— Grady fell behind big early and could not recover in a 44-21 loss to Thomson (11-1), at The Brickyard in Thomson. The Grey Knights took an early 7-0 lead but were down 28-7 by halftime to the No. 1 seed from Region 3. Caylin Newton led the way for Grady with three touchdown passes, two to Ahmad Herron (11 and 46 yards) and one to Kemari Everette (34 yards). Grady finished the season 7-5 in the second year under head coach and Grady alum Earthwind Moreland.
Note: Five of the 11 APS high schools that compete in football finished with records above .500 this season (George Washington Carver, Frederick Douglass, Grady, Maynard Jackson and Mays), with four advancing to the Georgia High School Association state football playoffs (Carver, Grady, Jackson and Mays).
After winning their first round games last week, both Benjamin E. Mays and Henry Grady High School will compete in the second round of the Georgia High School Association state football playoffs Friday night.
Both games start at 7:30 p.m., and tickets are $10 at the gate. Certified employees from each school may show proper school identification free admission.
— Mays, the No. 2 seed from Region 6, will travel south to Warner Robins today to take on Houston County (10-1), the No. 1 seed from Region 2 in the second round of the Class AAAAA state playoffs. The Raiders (10-1) defeated Creekview (Cherokee County) 31-0 last week to advance to Round 2. Houston County defeated South Effingham 56-6 last week.
Where: McDonnell-Talbert Stadium | 400 South Davis Drive, Warner Robins
— Grady, the No. 3 seed from Region 6 in Class AAAA, will head south as well to face Thomson (McDuffie County), the No. 1 seed from Region 3. The Grey Knights (7-4) rallied to defeat Northwest Whitfield (Whitfield County) 28-27 last week, while Thomson defeated Veterans 49-35.
Where: The Brickyard | 105 Springfield Street, Thomson
Two Atlanta Public Schools high schools will compete in the second round of the Georgia High School Association state football playoffs, while two others saw their seasons come to a close.
— Benjamin E. Mays improved its record to 10-1 this season with a dominant 31-0 win over Creekview (Cherokee County) in the Class AAAAA division. It was the third shutout of the season for the Raiders’ defense, while the offense compiled 400 passing yards. Quarterback BJ Phillips ran for a touchdown and threw three touchdown passes, one each to Randrecous Davis, Corey Reed and Jamauri Elliott.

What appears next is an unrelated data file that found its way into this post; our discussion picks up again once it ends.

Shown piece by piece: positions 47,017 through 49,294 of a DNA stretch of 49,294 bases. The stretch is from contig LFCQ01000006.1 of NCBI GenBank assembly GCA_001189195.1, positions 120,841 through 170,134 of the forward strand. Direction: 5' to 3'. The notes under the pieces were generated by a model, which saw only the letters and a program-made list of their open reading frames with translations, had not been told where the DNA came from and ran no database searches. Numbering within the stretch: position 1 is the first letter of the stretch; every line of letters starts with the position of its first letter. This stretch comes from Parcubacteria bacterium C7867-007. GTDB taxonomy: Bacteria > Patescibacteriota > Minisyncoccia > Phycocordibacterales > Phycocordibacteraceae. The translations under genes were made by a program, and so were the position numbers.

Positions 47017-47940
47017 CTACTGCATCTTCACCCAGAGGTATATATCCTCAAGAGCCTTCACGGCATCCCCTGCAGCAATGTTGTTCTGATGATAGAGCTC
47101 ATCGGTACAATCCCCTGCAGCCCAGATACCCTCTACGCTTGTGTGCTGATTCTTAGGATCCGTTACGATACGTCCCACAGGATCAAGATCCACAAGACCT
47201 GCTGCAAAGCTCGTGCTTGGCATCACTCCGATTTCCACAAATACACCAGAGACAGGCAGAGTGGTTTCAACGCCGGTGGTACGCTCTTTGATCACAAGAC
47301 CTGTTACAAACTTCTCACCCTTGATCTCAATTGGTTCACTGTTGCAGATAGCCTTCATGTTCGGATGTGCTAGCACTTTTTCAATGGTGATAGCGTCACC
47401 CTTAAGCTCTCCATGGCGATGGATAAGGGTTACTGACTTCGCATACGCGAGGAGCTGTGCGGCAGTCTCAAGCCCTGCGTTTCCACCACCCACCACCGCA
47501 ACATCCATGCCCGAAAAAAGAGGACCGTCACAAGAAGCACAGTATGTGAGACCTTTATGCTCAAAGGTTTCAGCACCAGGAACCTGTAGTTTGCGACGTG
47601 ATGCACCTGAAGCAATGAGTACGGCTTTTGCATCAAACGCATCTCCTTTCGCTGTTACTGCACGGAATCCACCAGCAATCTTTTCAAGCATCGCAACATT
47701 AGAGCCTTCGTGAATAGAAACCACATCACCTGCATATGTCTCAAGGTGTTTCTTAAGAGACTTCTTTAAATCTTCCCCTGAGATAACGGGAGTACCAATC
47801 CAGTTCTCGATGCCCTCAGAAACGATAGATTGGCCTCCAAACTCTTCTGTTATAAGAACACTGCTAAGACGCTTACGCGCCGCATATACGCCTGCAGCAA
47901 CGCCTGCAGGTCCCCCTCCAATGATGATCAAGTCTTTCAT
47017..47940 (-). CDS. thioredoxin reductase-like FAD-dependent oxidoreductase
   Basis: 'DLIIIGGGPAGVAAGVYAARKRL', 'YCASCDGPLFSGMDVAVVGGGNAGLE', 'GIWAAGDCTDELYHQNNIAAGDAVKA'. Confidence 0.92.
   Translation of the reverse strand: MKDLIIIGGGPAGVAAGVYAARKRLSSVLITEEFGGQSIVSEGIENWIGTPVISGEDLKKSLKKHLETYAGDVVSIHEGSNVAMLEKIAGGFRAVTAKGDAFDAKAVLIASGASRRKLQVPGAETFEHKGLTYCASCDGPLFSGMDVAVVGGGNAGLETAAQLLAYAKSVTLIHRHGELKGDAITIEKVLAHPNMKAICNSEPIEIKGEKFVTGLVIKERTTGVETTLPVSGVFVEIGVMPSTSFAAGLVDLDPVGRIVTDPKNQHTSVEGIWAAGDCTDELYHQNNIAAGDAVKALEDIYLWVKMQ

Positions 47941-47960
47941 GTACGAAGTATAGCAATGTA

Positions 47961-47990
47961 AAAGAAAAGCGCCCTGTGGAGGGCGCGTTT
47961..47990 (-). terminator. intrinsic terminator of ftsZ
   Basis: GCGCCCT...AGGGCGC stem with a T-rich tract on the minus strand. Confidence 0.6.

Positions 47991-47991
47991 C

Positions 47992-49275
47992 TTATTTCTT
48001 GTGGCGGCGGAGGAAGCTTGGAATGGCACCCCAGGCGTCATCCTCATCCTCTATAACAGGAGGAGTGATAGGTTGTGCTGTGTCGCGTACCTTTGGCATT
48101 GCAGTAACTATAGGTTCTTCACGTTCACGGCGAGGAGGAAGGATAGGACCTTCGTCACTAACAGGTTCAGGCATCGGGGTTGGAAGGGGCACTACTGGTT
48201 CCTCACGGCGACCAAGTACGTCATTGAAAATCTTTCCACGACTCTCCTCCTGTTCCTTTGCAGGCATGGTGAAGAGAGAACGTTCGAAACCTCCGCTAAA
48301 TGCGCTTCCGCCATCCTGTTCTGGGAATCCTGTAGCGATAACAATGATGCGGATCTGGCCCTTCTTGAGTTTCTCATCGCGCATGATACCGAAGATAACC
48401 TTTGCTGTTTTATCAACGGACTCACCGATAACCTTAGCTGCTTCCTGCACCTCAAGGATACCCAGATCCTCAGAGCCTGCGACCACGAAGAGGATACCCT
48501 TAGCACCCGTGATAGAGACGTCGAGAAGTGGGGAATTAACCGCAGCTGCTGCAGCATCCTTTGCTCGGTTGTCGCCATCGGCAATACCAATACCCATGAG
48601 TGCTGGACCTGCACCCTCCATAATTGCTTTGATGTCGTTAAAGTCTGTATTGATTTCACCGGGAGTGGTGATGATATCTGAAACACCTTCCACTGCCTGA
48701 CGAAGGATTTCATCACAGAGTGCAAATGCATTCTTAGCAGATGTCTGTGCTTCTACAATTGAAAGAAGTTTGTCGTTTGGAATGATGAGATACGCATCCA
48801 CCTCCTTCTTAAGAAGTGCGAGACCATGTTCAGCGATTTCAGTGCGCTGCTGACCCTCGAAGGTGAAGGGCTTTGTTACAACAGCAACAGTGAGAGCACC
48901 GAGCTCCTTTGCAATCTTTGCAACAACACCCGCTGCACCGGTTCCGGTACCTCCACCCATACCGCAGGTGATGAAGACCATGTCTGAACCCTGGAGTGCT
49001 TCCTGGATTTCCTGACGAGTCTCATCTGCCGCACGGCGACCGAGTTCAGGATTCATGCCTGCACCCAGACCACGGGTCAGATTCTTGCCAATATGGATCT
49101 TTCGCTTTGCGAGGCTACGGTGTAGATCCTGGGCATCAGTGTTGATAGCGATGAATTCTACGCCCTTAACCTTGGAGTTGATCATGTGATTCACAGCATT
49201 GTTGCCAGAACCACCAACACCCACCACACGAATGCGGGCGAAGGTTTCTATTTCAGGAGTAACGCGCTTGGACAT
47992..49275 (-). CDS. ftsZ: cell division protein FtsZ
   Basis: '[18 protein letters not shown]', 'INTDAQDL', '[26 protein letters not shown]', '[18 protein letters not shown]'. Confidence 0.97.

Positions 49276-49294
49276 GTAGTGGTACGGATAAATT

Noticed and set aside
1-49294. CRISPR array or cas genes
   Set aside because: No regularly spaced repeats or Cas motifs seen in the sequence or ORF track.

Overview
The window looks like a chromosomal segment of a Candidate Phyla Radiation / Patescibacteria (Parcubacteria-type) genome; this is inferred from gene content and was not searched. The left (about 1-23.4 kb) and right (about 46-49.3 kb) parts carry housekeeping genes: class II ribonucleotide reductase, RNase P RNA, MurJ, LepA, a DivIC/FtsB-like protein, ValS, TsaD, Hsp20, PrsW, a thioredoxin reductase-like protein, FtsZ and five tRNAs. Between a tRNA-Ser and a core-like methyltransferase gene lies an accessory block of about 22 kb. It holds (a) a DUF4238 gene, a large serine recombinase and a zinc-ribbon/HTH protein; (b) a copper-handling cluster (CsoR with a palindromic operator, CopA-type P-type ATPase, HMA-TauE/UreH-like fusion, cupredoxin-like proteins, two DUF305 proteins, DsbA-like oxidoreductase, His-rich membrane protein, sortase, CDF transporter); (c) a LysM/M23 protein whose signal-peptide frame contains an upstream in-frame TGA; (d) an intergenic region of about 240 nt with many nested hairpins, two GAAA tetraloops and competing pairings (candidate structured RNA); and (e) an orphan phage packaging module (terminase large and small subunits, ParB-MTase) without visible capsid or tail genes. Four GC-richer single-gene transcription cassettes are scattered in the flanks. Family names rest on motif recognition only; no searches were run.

Who’s Next: The Raiders, the No. 2 seed from Region 6, will travel south to Warner Robins on Friday to take on Houston County (10-1), the No. 1 seed from Region 2. Houston County advanced into the second round by defeating South Effingham 56-6.
Where: McDonnell-Talbert Stadium | 400 South Davis Drive, Warner Robins
When: Friday, Nov. 20 | 7:30 p.m.
— Henry Grady (7-4) erased a 21-7 first half deficit and advanced to the second round in the Class AAAA division by defeating Northwest Whitfield (Whitfield County) 28-27. Grady quarterback Caylin Newton ran for 113 yards and a touchdown and threw for 198 yards and a touchdown to Kemari Averett, who also blocked a punt and returned it for a touchdown.
Who’s Next: The Grey Knights, the No. 3 seed from Region 6, will head south to face Thomson (McDuffie County), the No. 1 seed from Region. The Bulldogs (10-1) advanced by defeating Veterans 49-35.
Where: The Brickyard | 1160 White Oak Road, Thomson
When: Friday, Nov. 20 | 7:30 p.m.
— George Washington Carver fought hard but was defeated by Dalton (Dalton City) 17-7. The Panthers finished the season 7-4.
— Maynard Jackson was defeated by Dodge County 45-3. The Jaguars finished the season 6-5.
By Taylor R. Jones
On Saturday, Nov. 7, 2015, West Manor Elementary School’s 3rd grade class took home first place at the WeDo Storytelling Competition hosted by the Georgia Institute of Technology College of Computing. Not only are students tasked with creating an innovative story using LEGO WeDo programmable robots as characters; but also have the challenge of presenting their story to Georgia Tech staff and partner, Career Builders.
For this competition, students are responsible for creativity, entertainment value, the number of WeDo characters used, the integration of WeDo characters and Programming in their story, relevance of props and scenery, and how WeDo characters interact with non WeDo characters. What a challenge!
With 48 Atlanta Public School students from six schools, this competition quickly turned into a moment of victory for the 3rd graders at West Manor Elementary as they placed 1st throughout the entire competition. The students whose creativity and teamwork garnered much respect from their competitors include: